In a newly-started research project, the use of biocoal is being tested in blast furnace-based manufacturing of steel. This is a new method which may reduce fossil CO2 emissions by up to 30%. The project is being run by Swerea MEFOS which, together with SSAB in Oxelösund, will develop methods and carry out testing on a full industrial scale.
The steel industry is facing major challenges in its repositioning to a more sustainable society. SSAB’s blast furnaces are among the most carbon dioxide efficient in the world while, at the same time, the company accounts for approximately 10% of Sweden’s emissions of carbon dioxide. The possibilities are already being studied in Oxelösund for fossil-free manufacturing by 2026.
“In our work in reducing carbon dioxide emissions, we work both in the short term as well as the long-term. The biocoal project is an excellent initiative to further reduce levels using today’s blast furnace technology. If the tests are successful, some of the current coal and coke can be replaced by biocoal without any major investments, resulting in a greater degree of fossil-free manufacturing,” explains Era Kapilashrami, head of metallurgy at Oxelösund.
The purpose of the project is to showcase the possibilities for dealing with pre-treated biomass containing renewable energy, for example residual products from forestry operations. Replacing parts of today’s black coal with biocoal can lead to reduced fossil CO2 emissions. There have been promising results in small blast furnaces injected with biocoal, but this has never been tested on a full industrial scale.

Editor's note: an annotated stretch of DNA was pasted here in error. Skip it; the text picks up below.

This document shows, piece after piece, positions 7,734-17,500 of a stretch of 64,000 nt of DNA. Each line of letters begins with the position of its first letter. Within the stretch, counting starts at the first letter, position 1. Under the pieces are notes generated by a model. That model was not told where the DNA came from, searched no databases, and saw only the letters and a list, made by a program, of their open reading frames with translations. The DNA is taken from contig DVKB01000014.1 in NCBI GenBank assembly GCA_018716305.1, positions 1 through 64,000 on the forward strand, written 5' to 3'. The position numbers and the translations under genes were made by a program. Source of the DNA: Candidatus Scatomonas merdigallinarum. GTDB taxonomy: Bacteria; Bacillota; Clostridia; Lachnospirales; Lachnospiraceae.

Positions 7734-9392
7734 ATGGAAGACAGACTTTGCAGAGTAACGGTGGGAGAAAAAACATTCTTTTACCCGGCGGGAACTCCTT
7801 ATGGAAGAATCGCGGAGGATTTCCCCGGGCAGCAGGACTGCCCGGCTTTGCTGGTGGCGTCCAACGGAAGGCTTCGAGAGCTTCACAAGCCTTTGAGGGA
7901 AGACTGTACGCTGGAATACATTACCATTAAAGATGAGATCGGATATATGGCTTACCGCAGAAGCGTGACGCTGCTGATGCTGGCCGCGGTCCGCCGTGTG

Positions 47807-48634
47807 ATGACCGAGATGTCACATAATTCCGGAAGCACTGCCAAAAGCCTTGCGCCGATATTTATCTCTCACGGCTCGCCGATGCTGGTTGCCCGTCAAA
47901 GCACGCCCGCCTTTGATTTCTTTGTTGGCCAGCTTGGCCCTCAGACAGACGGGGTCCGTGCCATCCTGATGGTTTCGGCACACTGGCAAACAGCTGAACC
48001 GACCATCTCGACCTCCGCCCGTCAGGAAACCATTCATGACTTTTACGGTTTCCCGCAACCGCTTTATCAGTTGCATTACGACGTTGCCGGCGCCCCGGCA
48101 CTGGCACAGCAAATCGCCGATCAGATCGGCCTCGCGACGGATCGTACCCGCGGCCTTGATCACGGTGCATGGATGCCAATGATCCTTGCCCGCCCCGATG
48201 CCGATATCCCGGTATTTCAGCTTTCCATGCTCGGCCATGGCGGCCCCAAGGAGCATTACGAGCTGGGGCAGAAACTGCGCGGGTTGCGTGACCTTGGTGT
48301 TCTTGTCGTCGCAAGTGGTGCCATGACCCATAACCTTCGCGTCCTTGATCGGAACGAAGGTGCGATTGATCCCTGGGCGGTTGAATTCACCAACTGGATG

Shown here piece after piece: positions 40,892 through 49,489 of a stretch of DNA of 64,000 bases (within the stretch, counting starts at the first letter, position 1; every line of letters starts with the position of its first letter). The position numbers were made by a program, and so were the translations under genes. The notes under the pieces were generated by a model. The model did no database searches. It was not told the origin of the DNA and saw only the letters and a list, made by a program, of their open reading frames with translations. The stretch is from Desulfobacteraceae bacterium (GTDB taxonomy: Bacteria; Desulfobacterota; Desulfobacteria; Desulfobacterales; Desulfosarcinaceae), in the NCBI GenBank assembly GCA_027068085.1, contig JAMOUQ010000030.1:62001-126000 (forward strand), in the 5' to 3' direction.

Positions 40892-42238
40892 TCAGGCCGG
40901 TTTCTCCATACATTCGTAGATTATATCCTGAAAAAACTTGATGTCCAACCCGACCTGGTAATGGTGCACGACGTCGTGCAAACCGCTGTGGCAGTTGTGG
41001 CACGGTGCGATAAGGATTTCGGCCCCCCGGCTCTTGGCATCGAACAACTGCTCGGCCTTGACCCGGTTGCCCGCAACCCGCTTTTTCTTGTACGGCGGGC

The project will commence in September 2017 and the preparation and implementation of operational testing is planned for 2018–2019. SSAB in Oxelösund is financing the project in the amount of SEK 13 million.
In 2016, SSAB took the initiative for a fossil-free steel industry (HYBRIT) together with LKAB and Vattenfall. By using hydrogen instead of coke and coal in the steel making, the ambition is to create a process that emits water – instead of carbon dioxide. The research will go on until 2035. If successful, HYBRIT, would mean a major contribution to a fossil-free Sweden.